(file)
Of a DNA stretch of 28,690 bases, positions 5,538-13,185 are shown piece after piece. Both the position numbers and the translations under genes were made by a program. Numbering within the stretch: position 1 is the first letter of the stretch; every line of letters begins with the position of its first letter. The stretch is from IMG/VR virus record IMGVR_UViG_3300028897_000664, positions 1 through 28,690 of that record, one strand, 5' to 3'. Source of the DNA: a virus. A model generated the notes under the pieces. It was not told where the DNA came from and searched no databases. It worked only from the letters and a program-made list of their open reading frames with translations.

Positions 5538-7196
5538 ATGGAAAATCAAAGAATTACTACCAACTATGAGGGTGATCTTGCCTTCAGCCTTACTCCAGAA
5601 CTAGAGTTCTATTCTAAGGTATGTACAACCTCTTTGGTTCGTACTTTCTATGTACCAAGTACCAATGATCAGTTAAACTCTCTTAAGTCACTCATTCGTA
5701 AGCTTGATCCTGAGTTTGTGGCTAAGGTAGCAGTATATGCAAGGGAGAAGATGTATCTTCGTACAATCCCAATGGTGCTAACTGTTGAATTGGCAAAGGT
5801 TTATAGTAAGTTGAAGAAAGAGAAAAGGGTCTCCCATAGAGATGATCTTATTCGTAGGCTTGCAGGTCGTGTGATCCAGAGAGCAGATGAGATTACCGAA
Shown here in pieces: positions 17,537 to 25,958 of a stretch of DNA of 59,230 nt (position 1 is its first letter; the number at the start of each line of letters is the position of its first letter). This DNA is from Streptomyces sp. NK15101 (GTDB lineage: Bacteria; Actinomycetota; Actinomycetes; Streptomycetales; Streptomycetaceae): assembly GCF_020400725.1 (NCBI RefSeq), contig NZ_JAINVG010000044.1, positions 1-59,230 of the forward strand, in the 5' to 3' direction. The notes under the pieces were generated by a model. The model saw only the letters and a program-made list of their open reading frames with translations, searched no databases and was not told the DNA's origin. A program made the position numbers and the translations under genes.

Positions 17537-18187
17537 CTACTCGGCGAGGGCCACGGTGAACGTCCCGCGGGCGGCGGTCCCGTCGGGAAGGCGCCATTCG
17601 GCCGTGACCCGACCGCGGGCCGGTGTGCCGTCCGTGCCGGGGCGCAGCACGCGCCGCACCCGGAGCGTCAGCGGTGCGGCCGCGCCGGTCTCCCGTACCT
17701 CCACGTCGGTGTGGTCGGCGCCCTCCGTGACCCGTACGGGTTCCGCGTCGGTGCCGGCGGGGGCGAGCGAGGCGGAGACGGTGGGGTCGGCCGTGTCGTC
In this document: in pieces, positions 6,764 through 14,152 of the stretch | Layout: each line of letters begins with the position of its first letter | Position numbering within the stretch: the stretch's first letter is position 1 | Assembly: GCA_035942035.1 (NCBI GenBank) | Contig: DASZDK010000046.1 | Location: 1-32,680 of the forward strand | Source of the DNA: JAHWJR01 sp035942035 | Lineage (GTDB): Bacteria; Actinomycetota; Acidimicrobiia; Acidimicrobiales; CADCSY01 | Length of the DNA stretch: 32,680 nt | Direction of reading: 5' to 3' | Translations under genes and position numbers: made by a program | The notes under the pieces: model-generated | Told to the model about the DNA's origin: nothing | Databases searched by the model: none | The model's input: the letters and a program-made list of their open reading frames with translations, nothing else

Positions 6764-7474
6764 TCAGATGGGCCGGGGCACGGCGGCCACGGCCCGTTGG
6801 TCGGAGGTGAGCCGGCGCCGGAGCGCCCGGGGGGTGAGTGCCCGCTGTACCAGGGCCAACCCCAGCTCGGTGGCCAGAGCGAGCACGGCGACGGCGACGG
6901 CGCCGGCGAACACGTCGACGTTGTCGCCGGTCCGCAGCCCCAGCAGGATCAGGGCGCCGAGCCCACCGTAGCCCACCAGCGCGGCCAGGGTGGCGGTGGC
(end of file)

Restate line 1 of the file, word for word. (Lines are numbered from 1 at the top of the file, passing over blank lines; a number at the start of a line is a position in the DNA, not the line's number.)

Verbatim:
Of a DNA stretch of 28,690 bases, positions 5,538-13,185 are shown piece after piece. Both the position numbers and the translations under genes were made by a program. Numbering within the stretch: position 1 is the first letter of the stretch; every line of letters begins with the position of its first letter. The stretch is from IMG/VR virus record IMGVR_UViG_3300028897_000664, positions 1 through 28,690 of that record, one strand, 5' to 3'. Source of the DNA: a virus. A model generated the notes under the pieces. It was not told where the DNA came from and searched no databases. It worked only from the letters and a program-made list of their open reading frames with translations.